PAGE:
*[http://maps.familysearch.org/ England Jurisdictions 1851]  

Revision as of 06:06, 28 February 2012

England  Gotoarrow.png  Middlesex England  Gotoarrow.png  Middlesex Parishes Gotoarrow.png  St George the Martyr

Stgeorgesqueensquare.jpg

Parish History

'St George the Martyr, [lies in the parish of St Andrew Holborn], the church of, is situated in Queen Square, Bloomsbury, at the southwest corner, or the north end of Gloucester Street, going from Theobald's Road. This church was originally built in 1705, by Sir Streynsham Master, Governor of Fort St. George, in the East Indies, and some other wealthy inhabitants of its neigbourhood. It was afterwards purchased by the commissioners for building fifty new churches, and a district apportioned to it as a parish. It was consecrated as a parish church in 1723, and dedicated to St George in allusion to the governorship of its principal founder. It was a plain brick, of a most conventicle like appearance, till it was repaired, and its present two elegant fronts and bell tower, added about seven years ago [about 1824]... It is a rectory in the county and archdeaconry of Middlesex, in the diocese of London and in the patronage of the Duke of Buccleugh.'[1]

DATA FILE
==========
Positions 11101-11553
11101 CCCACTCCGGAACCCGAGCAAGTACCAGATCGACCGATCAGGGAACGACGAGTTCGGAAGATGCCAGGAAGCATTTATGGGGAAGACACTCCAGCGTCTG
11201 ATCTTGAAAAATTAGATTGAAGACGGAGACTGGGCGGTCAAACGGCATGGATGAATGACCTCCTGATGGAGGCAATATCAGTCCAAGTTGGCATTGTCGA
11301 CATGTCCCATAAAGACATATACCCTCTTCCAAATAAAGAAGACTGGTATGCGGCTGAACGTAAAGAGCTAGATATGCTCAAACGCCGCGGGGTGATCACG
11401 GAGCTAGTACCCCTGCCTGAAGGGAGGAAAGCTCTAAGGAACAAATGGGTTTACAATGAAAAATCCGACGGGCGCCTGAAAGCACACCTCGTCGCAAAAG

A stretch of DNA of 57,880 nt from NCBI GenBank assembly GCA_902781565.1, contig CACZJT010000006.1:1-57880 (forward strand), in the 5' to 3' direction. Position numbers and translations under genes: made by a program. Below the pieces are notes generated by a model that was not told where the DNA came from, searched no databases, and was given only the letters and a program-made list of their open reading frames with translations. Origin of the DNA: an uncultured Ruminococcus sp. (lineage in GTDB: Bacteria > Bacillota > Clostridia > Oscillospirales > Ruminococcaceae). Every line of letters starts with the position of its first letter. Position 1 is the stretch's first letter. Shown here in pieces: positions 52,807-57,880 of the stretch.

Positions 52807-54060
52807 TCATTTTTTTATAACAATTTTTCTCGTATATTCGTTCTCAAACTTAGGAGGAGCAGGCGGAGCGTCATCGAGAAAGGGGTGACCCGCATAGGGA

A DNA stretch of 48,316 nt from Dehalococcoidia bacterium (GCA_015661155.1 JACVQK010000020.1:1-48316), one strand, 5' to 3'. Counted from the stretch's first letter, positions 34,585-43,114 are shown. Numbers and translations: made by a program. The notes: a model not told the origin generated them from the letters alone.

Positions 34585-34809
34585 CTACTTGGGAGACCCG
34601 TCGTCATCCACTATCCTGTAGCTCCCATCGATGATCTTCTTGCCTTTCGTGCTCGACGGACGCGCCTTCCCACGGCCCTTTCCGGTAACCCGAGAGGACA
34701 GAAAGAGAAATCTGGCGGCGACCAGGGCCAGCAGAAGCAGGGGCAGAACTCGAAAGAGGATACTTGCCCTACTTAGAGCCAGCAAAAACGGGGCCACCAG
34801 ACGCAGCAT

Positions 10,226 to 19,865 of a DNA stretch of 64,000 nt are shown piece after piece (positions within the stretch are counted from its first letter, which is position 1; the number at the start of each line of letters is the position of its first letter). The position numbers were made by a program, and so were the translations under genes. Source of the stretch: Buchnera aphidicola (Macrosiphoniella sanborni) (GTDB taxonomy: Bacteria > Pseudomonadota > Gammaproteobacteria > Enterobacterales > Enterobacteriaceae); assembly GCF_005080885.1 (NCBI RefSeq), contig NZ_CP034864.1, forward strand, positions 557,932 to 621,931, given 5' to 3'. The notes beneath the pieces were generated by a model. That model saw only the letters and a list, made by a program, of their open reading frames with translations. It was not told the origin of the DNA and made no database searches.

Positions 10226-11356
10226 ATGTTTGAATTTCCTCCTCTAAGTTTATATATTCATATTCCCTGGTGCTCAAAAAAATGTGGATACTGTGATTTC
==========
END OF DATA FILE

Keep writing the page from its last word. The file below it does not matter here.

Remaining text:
Resources

Civil Registration

Birth, marriages and deaths were kept by the government, from July 1837 to the present day. The civil registration article tells more about these records. There are several Internet sites with name lists or indexes. A popular site is FreeBMD.

Church records